At first the creature was a myth, a ghost of urban lore, like spirits haunting Gypsy’s Graveyard or the Avon Bridge.
But sightings poured in from around the town. This myth, like the tale of Houdini, the I-65 Goat, would prove to be true. Trappers came home empty-handed. The DNR nodded politely. Well-meaning Lowellians tried to attract it with food and promises of safety, but the wallaby eluded them.
Those in Lowell realized no flower bed or home garden would be safe, even those secured behind short cedar posts and careful landscaping. The wallaby’s boundless appetite for vegetables and foliage terrified gardeners across the town.
Citizens of Lowell, Indiana, expressed certainty the creature would die once the freeze of winter set in, not knowing that wallabies, if allowed enough time to acclimate to colder temperatures, can build a protective layer of fur and fat to weather any freeze. It escaped in June, plenty of time to muster its defenses.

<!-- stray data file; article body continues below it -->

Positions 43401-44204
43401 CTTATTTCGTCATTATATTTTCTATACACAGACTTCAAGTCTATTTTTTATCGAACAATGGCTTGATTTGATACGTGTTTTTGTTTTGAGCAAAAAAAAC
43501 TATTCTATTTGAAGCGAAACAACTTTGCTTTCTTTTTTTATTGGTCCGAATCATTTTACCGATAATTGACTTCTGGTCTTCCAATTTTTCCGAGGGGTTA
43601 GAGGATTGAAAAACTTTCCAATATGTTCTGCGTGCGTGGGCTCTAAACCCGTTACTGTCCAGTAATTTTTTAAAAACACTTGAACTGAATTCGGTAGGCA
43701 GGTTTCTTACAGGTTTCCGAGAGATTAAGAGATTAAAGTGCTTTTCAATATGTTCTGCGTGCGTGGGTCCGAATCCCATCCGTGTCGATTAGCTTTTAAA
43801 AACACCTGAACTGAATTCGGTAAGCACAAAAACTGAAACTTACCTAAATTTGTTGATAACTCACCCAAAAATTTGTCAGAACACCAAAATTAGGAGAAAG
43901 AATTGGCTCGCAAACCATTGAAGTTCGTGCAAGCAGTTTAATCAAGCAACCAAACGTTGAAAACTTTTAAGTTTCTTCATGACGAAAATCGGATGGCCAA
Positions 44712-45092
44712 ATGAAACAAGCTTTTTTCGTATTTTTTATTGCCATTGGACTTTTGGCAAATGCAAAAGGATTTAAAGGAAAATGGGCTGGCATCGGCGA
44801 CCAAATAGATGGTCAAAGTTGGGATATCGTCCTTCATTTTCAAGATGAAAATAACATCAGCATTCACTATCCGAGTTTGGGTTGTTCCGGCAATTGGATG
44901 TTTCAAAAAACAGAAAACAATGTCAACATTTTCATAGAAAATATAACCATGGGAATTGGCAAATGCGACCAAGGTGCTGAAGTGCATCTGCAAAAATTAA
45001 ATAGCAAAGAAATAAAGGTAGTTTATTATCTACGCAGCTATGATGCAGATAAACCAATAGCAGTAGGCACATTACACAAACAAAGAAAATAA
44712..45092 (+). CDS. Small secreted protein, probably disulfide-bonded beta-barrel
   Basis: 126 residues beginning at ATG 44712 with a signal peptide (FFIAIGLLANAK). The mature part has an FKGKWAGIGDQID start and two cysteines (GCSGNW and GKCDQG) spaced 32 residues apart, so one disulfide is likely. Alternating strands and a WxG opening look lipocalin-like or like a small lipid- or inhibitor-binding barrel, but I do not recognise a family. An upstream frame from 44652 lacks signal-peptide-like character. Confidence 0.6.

Winter came and it survived.
It was spotted long after winter passed. Spotted again. And again. And again. Even as recently as May 17th.
A beast with a kick powerful enough to smush the muzzle of any curious house pet, the wallaby towers over most rodents, and can outrun even the fastest house cat. It can bound along for hours at 15 mph, but when needed, its wide feet and burly thighs can push the beast up to 30 mph. No garden tractor stands a chance.
The great mammal has not left Lowell, but still stalks—or adorably hops—paths on the outskirts of the town, waiting, watching, munching and doubtlessly having the time of its life.